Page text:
Thomas Canale ‘13Ed

Thomas Canale ‘13Ed headshot

Change is Good

When Thomas Canale ‘13Ed first considered attending St. John’s University, his focus was on becoming a lawyer. But after attending an open house at the University, he had a change of heart.

“St. John’s has an excellent law school, and that’s what drew me to the University in the first place,” said the native of Massapequa, NY.  “Then I went to an open house and I met Dean Ross and I was inspired,” he added, referring to Jerrold Ross, Dean of The School of Education.

Fast forward two years, and Tommy (as his friends and professors call him) has shifted gears once again. Now, he is focusing on pursuing a career in psychology. “I really want to help people with their problems,” he said. “My plan is to become either a developmental or clinical psychologist.”

Despite that fact that his career goal falls outside of the realm of education, Tommy is putting his studies in the School of Education to good use. “Even though my plan is to become a psychologist, my course work in the School of Education has really helped me to learn how to learn,” he said. “It’s also given me the tools I’ll need down the road to show others how to understand and cope with things they might find difficult.”

An active member of the St. John’s community, Canale is a Dean's Scholar, the highest academic honor in the School of Education. “When I first came to the school, I thought I would love be a part of the Dean’s Scholars,” he said, looking back on his first exposure to the organization. “Then I learned that you needed a 3.75 GPA to be considered and at the time I thought ‘well, that’s impossible.’” Tommy far exceeded the minimum requirements of the organization, earning a perfect 4.0 in his freshman year. This stellar academic achievement has also earned him a position in Kappa Delta Pi, the international honor society in education.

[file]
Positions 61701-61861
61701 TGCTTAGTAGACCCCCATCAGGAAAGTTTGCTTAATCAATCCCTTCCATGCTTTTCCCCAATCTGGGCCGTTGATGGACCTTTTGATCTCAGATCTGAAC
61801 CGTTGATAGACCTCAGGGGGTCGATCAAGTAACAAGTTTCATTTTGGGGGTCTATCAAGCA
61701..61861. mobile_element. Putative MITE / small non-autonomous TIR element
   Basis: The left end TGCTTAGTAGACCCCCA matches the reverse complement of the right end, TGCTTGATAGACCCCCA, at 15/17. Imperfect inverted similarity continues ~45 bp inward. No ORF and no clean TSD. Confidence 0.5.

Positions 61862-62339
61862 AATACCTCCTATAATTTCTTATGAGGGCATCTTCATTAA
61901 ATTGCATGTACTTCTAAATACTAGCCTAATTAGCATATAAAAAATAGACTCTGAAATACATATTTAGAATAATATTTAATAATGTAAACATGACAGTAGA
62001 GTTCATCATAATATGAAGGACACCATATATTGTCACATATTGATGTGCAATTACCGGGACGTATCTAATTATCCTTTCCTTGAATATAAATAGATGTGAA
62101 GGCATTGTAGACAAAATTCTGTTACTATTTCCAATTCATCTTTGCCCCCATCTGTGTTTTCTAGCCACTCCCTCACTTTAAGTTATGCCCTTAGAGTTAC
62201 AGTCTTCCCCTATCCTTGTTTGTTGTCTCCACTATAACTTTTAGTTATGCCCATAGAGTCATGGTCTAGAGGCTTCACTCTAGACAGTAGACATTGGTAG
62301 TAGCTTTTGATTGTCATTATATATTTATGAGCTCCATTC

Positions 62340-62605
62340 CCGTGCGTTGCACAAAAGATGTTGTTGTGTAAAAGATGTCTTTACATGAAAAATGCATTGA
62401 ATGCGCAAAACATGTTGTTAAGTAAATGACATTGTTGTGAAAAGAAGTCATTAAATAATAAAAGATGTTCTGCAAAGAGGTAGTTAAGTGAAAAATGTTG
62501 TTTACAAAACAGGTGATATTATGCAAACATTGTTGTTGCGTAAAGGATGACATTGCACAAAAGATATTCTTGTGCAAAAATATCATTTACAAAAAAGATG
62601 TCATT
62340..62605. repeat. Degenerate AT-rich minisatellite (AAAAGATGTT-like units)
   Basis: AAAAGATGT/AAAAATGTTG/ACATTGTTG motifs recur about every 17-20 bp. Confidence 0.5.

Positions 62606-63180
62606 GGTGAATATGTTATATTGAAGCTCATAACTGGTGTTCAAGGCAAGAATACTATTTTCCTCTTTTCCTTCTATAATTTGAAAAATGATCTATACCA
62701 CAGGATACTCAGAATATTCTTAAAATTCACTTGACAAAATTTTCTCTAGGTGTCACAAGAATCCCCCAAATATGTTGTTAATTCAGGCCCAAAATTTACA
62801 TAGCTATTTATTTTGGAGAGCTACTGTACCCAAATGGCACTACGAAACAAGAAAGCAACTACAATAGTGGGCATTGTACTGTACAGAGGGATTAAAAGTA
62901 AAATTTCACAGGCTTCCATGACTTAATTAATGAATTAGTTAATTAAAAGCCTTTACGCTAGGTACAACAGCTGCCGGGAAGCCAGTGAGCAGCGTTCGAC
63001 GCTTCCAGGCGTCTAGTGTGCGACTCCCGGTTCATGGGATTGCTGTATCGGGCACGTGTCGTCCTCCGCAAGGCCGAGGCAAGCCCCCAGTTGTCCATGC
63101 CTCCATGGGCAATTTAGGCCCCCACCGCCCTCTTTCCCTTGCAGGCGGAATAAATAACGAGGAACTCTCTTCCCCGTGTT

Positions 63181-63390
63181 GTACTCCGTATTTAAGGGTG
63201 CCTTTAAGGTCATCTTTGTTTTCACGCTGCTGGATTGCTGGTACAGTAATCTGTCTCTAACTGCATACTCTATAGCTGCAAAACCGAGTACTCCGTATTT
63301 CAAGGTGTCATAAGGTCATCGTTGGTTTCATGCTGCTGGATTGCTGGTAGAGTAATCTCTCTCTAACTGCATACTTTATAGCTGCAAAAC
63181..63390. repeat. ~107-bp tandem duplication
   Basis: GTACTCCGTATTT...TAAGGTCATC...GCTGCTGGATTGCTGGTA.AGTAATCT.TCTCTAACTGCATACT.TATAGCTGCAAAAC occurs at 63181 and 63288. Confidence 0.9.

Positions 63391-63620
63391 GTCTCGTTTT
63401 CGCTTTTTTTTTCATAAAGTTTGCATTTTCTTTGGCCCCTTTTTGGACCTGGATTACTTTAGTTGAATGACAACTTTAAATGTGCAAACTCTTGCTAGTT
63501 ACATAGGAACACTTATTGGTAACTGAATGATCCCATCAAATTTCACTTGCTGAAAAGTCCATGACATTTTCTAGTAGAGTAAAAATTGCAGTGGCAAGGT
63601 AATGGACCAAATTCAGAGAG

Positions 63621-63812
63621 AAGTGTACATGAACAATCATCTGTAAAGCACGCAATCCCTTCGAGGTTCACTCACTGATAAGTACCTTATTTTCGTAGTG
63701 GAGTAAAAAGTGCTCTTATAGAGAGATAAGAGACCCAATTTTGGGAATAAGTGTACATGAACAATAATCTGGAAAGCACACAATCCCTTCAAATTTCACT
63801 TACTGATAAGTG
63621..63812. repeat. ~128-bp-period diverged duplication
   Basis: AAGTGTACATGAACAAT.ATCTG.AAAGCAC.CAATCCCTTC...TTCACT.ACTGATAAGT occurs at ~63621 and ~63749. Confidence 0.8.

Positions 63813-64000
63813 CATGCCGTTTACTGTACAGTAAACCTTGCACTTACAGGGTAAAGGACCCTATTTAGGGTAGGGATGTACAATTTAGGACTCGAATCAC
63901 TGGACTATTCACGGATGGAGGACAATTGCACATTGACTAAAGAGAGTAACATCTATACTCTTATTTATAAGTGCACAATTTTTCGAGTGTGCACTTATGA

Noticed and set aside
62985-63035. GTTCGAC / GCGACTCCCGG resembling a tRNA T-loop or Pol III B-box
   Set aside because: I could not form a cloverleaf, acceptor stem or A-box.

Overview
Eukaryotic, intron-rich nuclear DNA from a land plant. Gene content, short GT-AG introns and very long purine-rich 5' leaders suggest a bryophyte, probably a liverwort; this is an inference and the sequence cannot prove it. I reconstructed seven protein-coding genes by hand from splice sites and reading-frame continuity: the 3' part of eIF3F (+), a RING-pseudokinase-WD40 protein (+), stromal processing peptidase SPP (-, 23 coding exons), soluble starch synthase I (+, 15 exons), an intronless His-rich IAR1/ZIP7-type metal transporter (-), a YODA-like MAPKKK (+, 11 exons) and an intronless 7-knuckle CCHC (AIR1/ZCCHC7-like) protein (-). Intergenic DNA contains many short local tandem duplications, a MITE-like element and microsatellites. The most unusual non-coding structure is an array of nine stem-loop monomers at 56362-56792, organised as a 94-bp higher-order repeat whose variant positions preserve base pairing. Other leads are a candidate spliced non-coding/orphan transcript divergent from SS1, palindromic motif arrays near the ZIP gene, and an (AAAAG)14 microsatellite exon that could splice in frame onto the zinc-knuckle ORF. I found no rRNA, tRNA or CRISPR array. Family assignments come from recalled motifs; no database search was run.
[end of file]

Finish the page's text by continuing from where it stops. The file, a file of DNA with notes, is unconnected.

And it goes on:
A commuter student, Tommy takes advantage of all that the Queens campus has to offer. “The D’Angelo Center is great. I was there for the opening and it’s amazing. Marillac Hall has changed, too, in the time I’ve been here. The constant improvements really fuel your passion for the University.”

When he’s on campus and in need of a break, Tommy finds solace in St. Thomas More Church. “I go there a lot during midterms and finals. It doesn’t matter what denomination you are, it’s great to have a quite place on campus to clear your mind and meditate.”

Tommy also serves as president of the local chapter of Active Minds, a mental health advocacy group. “Our primary goal is to raise awareness for mental health,” he said. “We work with students to let them know that I’s okay to suffer from depression and that you can live with it and work through it.”

Of all the changes Tommy has experienced during his time at St. John’s, the most meaningful is the change he’s seen in himself. He’s far more confident and outgoing than he was just two years ago.

A pivotal moment in his transformation came during his freshman year in the classroom of Dr. Mary Beth Schaeffer, Assistant Professor, Department of Curriculum and Instruction. “I was one of only two freshmen in a class of mostly juniors and seniors,” he said, looking back. “There was a heated debate and after 15 minutes, I offered my opinion. It was completely different from what everyone else was saying and Dr. Schaefer looked at me and said, ‘Tommy, you’re absolutely right.’”

“She e-mailed me that night to tell me how proud she was of me. It was really powerful,” Canale added. “It was an epiphany to me that I was smart enough to be in college. It made be believe that I belonged here.”